Americas

Chile and Venezuela: Myths and Realities of the Arms Race

A Venezuelan Army officer examines one of the newly acquired Russian-made AK-103 assault rifles during a military show last year in Caracas. (Photo: Juan Barreto / AFP-Getty Images)

The recent trip by President Hugo Chávez to Russia has been seen as part of the arms race in which the Bolivarian leader is engaged. However, facts indicate that Venezuela is far behind Washington's two main allies in the region, Colombia and Chile, in the purchase of weapons.

Although Venezuela garners the headlines, as it turns out it is not the country at the forefront when it comes to acquiring armaments. In recent years, Chile has purchased weapons valued at $2.79 billion, Venezuela at $2.2 billion, and Brazil, greatly lagging, occupies third place at $1.34 billion. A recent report in the industry magazine Military Power Review affirms that the trans-Andean country has risen from fourth to third place in the "military capacity" ranking for South America, displacing Argentina from that position and approaching Peru, which continues to occupy second place.

Venezuela also rose one place, but continues to lag a considerable distance behind the most powerful countries militarily. Taking into account Defense spending as a percentage of gross national product (G.N.P.), Chile takes first place as well, with 3.8 percent in 2005, followed by Colombia with 3.7 percent, a country that also benefited from a large amount of military aid from the United Status that amounts to $3 billion since 2001 due to Plan Colombia and Plan Patriota. In 2005, Venezuela was still behind, with 1.6 percent of G.N.P. in military expenditures, very similar to the percentage in the country before the arrival of Chávez's government.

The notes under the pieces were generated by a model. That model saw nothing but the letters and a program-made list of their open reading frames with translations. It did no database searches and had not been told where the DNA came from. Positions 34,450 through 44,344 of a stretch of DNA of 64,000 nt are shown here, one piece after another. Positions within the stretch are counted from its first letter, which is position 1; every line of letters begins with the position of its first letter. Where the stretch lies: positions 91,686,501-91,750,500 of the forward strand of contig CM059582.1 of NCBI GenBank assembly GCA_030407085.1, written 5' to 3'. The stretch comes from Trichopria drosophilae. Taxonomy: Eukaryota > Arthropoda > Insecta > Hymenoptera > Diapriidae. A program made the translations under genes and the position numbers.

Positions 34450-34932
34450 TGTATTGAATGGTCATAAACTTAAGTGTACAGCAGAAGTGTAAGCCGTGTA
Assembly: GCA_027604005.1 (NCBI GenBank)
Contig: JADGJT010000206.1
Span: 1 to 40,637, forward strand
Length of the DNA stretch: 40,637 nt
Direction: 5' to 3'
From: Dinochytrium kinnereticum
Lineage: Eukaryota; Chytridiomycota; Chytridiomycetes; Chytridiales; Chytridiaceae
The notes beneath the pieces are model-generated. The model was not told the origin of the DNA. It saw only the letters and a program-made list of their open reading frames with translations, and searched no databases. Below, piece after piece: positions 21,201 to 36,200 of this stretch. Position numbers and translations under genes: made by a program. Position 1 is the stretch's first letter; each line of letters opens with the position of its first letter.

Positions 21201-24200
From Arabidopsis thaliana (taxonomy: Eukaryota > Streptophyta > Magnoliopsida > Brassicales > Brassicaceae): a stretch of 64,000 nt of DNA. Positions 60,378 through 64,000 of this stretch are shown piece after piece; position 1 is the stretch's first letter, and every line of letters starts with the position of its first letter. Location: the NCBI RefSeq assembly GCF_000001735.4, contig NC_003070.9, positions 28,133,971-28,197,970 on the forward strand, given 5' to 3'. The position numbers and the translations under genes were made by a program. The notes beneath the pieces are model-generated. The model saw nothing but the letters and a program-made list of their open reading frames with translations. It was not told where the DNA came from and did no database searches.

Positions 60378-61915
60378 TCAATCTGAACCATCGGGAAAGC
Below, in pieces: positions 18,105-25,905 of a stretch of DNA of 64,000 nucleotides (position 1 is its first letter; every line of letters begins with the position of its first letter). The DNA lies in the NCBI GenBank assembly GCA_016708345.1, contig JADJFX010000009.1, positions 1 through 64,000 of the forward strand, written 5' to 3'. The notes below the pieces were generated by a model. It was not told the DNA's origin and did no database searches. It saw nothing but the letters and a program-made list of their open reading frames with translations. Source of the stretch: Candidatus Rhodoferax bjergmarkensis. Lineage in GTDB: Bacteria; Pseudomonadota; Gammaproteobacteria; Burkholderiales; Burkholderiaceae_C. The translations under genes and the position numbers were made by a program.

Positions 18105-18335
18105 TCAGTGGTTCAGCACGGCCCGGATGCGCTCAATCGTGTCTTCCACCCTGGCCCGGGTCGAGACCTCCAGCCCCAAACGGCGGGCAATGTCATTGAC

Arms and Copper

There is a permanent rise in the price of copper, parallel to that of petroleum, which increased by 400 percent between 2002 and 2006 in the international market. This explains to a large degree what the Instituto Nueva Mayoría in Argentina assesses as a "steady but gradual process" of rearming in the last 15 years, accelerated since 2003. In its report "Rearming: The Paradigmatic Cases of Chile and Venezuela and Their Regional Impact," the think tank maintains that the Chilean Defense Ministry retains a large degree of autonomy when it comes to formulating its policies thanks to the Secret Copper Law that earmarks a certain percentage of the exports of the metal to the armed forces.

The Chilean military reduced its personnel in the last decade from 120,000 to 40,000, and it reorganized and created eight brigades, giving priority to mobility and firepower. Chile acquired 100 German Leonard II heavy tanks, retaining the ability to acquire several more, and 28 F-16 airplanes equipped with AMRAAM missiles and air-air laser bombs, unknown until now in the region. Of even larger impact is its purchase of two modern Scorpene Franco-German submarines as well as eight missile frigates, maritime patrol airplanes, and oil tankers. "Media experts have concluded that taking into account the relative sizes of Brazil's and Chile's G.N.P., Chile spends six times more economic resources on military equipment than the main power in the region," says Nueva Mayoría.